SAINTS PETER & PAUL
If one ventures up the stairs to the church chancel, one additional stain glass window may be viewed on the north wall. This window displays Saints Peter and Paul.
In the left lancet, Saint Peter stands holding a box or book containing a small crucifix bearing Jesus. Peter's finger seems to be pointing directly at Christ's head, perhaps indicating that Peter was seen by many as the head of the early church.
Above this figure - in a small window of its own - is shown some figures whose elements are open to interpretation. A dark brown cross seems to be resting diagonally on its head, likely representing the inverted crucifixion Peter is said to have suffered. Though dying in a manner similar to Jesus by crucifixion, Peter is said to have requested to be crucified head-downward because he believed he was unworthy to die in the exact same manner as Jesus.
The central element of this small window is a flame which might refer to any or all of the references below:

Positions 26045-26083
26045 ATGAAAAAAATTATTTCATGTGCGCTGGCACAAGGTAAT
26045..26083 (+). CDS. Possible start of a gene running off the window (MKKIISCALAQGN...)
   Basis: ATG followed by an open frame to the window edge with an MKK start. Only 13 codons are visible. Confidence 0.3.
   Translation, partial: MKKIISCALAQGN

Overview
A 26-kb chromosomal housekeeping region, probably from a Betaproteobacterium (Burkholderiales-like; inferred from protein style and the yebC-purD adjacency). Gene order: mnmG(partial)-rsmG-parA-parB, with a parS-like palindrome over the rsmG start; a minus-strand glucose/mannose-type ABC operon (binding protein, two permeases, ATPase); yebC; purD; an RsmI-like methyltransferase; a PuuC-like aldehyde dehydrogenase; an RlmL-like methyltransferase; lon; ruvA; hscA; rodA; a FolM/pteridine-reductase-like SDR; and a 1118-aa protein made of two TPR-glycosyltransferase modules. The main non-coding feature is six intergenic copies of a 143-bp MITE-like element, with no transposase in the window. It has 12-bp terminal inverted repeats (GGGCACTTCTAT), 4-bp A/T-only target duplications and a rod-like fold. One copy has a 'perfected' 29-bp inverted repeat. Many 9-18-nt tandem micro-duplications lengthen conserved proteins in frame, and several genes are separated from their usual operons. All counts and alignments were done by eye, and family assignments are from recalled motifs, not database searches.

- Peter's denial of Jesus by the warming fire [Luke 22: 54-62]
- Peter's speech at Pentecost [Acts 1, chapter 2]
- Faith tested by fire [1 Peter 1:7]
- Fiery ordeal [1 Peter 4:12]
- World ending in fire [2 Peter, chapter 3]
- The burning of Rome in Nero's time, blamed on Christians, possibly leading to Peter's execution
Interestingly, one of the symbols most connected with Saint Peter is not shown. This symbol is that of one or more keys, representing Peter's holding of the keys to heaven. (In our culture, this function is represented by the idea of Peter being the gatekeeper at the Pearly Gates.)
To the right of Saint Peter is Saint Paul, after whom both our city and church are named. Paul stands holding a book in his right hand and a sword in his left. The book may be a reference to the claim that Paul is the traditional author of 14 of the Epistles in the New Testament.
There are at least two references one could attach to Paul's sword. The first is a verse in Ephesians [6:17], "And take the helmet of salvation and the sword of the spirit, which is the word of God:" The second reference may be to the fact that Paul was said to killed for his faith by beheading, in a manner similar to Saint John the Baptist.
Above Saint Paul is a small window containing an anchor and a compass. These likely are symbols of Paul's pilgrimages to spread the faith to the gentiles, as many of his pilgrimages were taken by sea.
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